All that said, I probably should have actually read some of the book to see if I would enjoy it, rather than buying it blindly. I was quite shocked when I opened it up and the first thing I read was "Long ago there was a little land, over which ruled a regulus or kinglet, who …
First of all, I apologize for the recent lack of updates. Between traveling, Easter, and being sick I've been reading a lot, but not writing much. I have a nice little backlog of finished books, though, so hopefully I'll be able to catch up and post some more over the next few weeks.
Now onto Secrets of the Dragon Sanctuary. I don't actually know what else I can say about the Fablehaven books that I haven't said previously. They are fun, creative, exciting books that are perfect when you want something that is well executed, but does not requiring extensive emotional investment.
I guess the most important thing I can share with you at this point is as of the 4th (and penultimate) volume in the series, they are still very enjoyable. I didn't find myself captivated quite as quickly with this book as I have with the first 3, but I ended up there eventually. So, if you are a fan of fun juvenile fiction that mixes magic and realistically developed characters, give the Fablehaven series a shot. And if you have been reading the series, send me an email so we can make up wild theories …
I have a weird relationship with Neil Gaiman's books. His stories always fascinate me conceptually, but upon reading them, I'm inevitably underwhelmed. That isn't to say his books are bad, just not as great as I hope they will be upon reading a plot summary.
The Graveyard Book suffers this same small letdown. The idea - a young boy, orphaned after the brutal murder of his family, is raised by the ghosts that inhabit a nearby graveyard - is pretty awesome. The execution, while still very entertaining and enjoyable, is just enough less awesome to be disappointing. Maybe I expect too much from Gaiman, but if that's the case it's his own fault for having such awesome ideas.
The best part about The Graveyard Book is how it celebrates life through the constant presence of death. This theme emerges so naturally from the content of the book that it doesn't ever feel cliche or preachy. Gaiman also ties everything together nicely in the end. Unfortunately, there are too many parts that drag along the way to make it excellent from beginning to end.
On the whole this a good book and, if you choose to go with the audio version, …
I’ve read a lot of books in the last 2 years (43 – 120 if you include audio books, but who’s counting?), and I’ve enjoyed the vast majority. Part of this is because I enjoy the very experience of reading, so for most books I can find some aspect of it that I enjoy.
Some books are funny (Areas of My Expertise), some are sad (Firmin), and some are both (I Am a Cat). Some are weird (Wind-Up Bird Chronicle), some fun (Fablehaven, Percy Jackson and the Olympians) and some are, apparently, only for me (Botchan – sorry Nicole). I’ve enjoyed all of these, and I recommend them for various reasons and to various people.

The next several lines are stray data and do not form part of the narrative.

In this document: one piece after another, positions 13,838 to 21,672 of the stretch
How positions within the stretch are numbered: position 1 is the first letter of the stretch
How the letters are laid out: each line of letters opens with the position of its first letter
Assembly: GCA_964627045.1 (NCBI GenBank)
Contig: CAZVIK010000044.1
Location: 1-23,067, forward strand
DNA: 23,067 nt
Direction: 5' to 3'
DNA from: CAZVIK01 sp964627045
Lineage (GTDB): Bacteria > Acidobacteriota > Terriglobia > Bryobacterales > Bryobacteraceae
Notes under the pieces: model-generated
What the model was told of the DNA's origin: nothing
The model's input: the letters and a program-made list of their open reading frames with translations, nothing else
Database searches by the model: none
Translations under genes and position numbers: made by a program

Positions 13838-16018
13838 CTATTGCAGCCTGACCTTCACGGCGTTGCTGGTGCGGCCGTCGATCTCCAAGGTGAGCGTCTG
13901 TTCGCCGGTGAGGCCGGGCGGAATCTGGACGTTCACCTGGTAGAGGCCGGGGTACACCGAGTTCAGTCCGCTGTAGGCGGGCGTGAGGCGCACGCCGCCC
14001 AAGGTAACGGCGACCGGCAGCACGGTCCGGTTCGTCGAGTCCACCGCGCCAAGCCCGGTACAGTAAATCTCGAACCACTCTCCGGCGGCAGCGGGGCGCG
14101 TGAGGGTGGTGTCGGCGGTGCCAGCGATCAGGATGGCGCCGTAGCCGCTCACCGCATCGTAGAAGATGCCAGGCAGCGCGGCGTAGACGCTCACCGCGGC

There are some, however, that are so good that it’s hard to even discuss them. I love to read, and I enjoy talking about books, but how do you discuss a great book if you aren’t a great writer? How do I fit into a blog post or database entry the scope, the characters, or the beauty of East of Eden? How do I explain the moving, subtle, and amazing experience …
It is clear from Dubliners why James Joyce is so highly regarded. The most impressive thing, for me, was his ability to capture so much emotion, so realistically, in so few pages. Without feeling forced, or cliched, he would perfectly express anger, jealousy, fear, or love. I also enjoyed how these short stories each had their own unique voice. It wasn't one narrator telling 15 different tales, but 15 different narrators, each telling their own story in a style perfectly suited for their respective themes, characters, and plot.
All of this becomes even more impressive when we consider Joyce was only 25 when these stories were first published. If you enjoy short stories, I would definitely recommend this collection. For the rest of us, though, I think there is still a lot to like about these tales. Plus, what with them being so short, you don't have to read them all at once and, taken individually, there's no reason not to give each of these stories the mere 10 to 30 minutes that they require.
“He watched the scene and thought of life; and (as always happened when he thought of life) he became sad. A gentle melancholy took possession …
Note: the following discussion spoils certain aspects of the entire Harry Potter series. Please don't keep reading if you don't already know what happens, unless you don't mind having it spoiled.
There is a chapter in How to Read Literature Like a Professor called "Marked for Greatness" that discusses how heroic, important characters are literally marked for greatness. Several examples are given, but at the end the author asks why does Harry Potter have a scar? What does this scar represent beyond the fact that Voldemort tried to kill Harry after murdering his parents? I've thought about this over the last week and I have some ideas I'd like to share.
There is, of course, the obvious meaning evident upon a surface reading - the scar is the physical reminder of Voldemort's failed attempt to murder Harry. Beyond that, at a slightly deeper level, the mark also reveals the connection between Voldemort and Harry. We eventually learn that this connection is so strong that Voldemort is literally a part of Harry.
All of this makes sense, and is fairly evident in the text itself. However, the question of why Harry Potter has a scar is still not really answered. After …